Learning liberty: Many in Iran crave freedoms we often take for granted
This paper does not usually speak much about international incidents. Frankly, there are too many issues to comment on right here at home.
But the not-so-surprising reaction to what can only be called a sham of an Iranian election -- and the public's response to it -- should shock no one, but make many Americans think.
Here, in the United States, no matter whether you are a Democrat or a Republican or choose to associate yourself with neither party, you have the right to throw anyone out of office you do not think is doing the job.
There is no need for hundreds of thousands of protesters to gather at the Capitol in Washington. There is no need to storm the Statehouse in Raleigh -- even if, at times, we might like to do just that.
In this country, when you cast your vote -- even if the system is not perfect and you might not always like the answer -- it counts.
In Iran, even though hundreds of thousands of Iranians cast their votes, it did not matter. The despot in charge has decided to take over the country -- and to ignore the voices of his people.
You can bet that more violence and an official, military, reaction are not far behind.
And this week's story should remind us of another country's history.
There are many Americans who still question what was done for the Iraqi people. They discount the strides made and wonder if Saddam Hussein should have been challenged and if the war that has been fought in Iraq is worth the blood that has been shed.
Think back to the first day when Iraqis tore down the statue of the man whose reign of terror had imprisoned and murdered their families and stolen their livelihoods. Remember the joy -- the euphoria, even -- when they realized that they were now free to make their own choices, to live without fear.
Think back again to the day when they cast their first votes for their first-ever representative government. Remember the people who rushed up to news cameras to show the ink on their fingers, the sign that they had taken advantage of their right to have a say in their country's future.
They were proud -- and many of them were in tears.
It is a moment we should not forget -- ever.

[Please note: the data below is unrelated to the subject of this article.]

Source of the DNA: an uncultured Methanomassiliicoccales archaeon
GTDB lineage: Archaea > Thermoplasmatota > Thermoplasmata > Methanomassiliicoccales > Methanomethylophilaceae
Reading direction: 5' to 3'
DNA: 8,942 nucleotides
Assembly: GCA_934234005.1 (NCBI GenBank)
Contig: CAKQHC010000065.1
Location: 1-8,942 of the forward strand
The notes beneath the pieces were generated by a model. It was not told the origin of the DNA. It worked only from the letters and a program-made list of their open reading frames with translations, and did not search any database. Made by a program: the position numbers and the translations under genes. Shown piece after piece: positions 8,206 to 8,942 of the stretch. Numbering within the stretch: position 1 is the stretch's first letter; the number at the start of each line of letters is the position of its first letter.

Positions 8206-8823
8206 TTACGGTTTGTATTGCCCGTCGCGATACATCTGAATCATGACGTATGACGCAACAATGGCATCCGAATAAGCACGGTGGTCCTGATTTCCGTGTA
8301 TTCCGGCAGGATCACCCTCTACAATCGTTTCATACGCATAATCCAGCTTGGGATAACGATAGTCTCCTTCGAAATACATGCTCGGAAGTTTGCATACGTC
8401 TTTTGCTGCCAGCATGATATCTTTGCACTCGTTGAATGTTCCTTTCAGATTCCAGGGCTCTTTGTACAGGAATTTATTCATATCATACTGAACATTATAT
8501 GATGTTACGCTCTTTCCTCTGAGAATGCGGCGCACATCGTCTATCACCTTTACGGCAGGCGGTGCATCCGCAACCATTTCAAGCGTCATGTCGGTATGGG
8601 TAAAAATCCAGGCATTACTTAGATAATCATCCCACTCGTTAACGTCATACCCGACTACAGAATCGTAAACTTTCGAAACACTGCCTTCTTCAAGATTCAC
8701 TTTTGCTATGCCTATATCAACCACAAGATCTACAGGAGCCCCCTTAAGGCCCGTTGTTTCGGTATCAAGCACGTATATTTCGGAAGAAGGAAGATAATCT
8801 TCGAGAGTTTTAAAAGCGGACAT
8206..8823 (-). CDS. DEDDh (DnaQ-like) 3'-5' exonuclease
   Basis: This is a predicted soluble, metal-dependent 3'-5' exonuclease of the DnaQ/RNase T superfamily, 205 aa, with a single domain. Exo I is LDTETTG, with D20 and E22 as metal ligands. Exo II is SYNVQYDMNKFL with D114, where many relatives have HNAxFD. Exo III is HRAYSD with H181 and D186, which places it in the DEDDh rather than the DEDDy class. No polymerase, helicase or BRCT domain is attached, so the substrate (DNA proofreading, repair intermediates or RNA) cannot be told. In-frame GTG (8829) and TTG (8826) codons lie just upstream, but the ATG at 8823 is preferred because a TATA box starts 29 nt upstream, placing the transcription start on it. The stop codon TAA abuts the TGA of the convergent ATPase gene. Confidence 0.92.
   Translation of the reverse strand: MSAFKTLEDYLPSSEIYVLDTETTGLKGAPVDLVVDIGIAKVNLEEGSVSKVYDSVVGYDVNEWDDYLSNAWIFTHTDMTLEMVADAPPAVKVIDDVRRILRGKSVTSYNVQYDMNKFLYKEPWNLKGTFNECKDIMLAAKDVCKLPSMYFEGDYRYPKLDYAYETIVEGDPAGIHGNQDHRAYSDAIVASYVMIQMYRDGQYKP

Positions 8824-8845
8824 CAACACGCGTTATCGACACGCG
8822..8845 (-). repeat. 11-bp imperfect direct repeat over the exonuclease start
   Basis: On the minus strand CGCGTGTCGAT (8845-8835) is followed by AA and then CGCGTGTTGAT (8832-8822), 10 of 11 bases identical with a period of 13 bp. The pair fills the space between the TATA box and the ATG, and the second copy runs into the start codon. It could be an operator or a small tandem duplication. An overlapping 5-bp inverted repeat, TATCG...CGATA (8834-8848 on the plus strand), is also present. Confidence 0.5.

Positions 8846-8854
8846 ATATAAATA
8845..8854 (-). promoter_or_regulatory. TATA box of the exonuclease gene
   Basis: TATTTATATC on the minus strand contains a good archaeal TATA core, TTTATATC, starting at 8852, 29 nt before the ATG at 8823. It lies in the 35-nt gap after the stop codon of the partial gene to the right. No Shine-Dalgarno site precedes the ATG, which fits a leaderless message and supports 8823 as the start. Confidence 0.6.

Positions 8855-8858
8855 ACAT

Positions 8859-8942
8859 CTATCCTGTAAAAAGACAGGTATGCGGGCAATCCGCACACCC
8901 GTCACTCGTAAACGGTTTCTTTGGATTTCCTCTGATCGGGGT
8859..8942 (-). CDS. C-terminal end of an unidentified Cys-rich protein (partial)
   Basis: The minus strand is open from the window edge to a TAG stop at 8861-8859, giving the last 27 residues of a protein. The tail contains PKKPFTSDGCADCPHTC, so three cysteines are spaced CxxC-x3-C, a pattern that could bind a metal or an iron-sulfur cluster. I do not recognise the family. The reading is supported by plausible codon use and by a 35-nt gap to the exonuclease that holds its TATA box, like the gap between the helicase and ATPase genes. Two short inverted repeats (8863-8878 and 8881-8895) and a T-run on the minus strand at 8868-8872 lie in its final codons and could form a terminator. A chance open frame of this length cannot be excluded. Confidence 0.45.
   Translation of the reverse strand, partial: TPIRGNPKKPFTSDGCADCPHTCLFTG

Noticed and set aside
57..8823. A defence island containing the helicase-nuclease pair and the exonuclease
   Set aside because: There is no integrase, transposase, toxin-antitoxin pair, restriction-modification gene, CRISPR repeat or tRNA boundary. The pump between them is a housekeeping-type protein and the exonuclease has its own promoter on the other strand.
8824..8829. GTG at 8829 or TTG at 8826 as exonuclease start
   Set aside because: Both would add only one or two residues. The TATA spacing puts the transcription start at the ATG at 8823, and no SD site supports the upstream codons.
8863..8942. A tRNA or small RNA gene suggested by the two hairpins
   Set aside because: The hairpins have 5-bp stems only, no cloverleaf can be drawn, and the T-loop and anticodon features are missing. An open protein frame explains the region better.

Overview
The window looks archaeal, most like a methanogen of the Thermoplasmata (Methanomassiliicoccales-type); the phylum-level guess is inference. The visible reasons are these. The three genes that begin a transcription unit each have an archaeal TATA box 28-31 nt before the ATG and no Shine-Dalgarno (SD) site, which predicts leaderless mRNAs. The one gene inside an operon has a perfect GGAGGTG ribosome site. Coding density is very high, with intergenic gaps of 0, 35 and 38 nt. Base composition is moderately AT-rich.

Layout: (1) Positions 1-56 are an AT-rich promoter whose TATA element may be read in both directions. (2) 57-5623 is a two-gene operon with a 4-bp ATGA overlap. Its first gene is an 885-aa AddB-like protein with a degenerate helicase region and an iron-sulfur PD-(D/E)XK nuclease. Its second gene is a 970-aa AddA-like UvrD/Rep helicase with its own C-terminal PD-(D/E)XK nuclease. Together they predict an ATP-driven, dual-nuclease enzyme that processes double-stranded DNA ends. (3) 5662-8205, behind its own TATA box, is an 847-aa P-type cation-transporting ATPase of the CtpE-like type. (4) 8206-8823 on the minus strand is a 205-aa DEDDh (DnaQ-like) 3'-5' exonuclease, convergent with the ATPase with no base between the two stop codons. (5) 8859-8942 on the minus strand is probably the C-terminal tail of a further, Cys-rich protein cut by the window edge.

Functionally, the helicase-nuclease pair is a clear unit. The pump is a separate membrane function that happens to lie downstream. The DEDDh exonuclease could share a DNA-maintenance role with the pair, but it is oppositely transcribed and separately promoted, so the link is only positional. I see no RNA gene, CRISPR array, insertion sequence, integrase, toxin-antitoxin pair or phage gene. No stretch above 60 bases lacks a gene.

In the United States, we do not always understand or appreciate the significance of the rights we have grown up enjoying. We do not cherish the simple act of free speech without fear, or the chance to cast a vote that we know will be counted.
It is the freedom that we as citizens -- and our military men and women -- have promised to protect -- not just in honor of our ancestors, but to hold in trust for future generations.
And now, it is a gift we have shared with Iraq.
The going is not always smooth when you are free. There is no right answer and no one leader to make all the decisions and to claim all the responsibility. Freedom is not easy -- and it shouldn't be. That is how you earn it.
The nation of Iraq and its people are learning that, too, as they struggle to find their own way and to learn how to function as a free nation with a citizenry that has rights and obligations.
No matter what you might think about how they got there or where they are going -- the fact that they have that chance is a gift.
And now, the world is watching another nation face the same struggle.
There are many political reasons to pay attention to what is happening in Iran -- and to think about the implications the actions there will have on the world and this nation.
But it is also a chance to remind ourselves what we love about being Americans and how lucky we are to be in a nation where you can choose how you want to live your life and who will represent you.
It is a gift that we should never, ever take for granted.
Keep that in mind as you watch the news unfold.
Published in Editorials on June 17, 2009 11:22 AM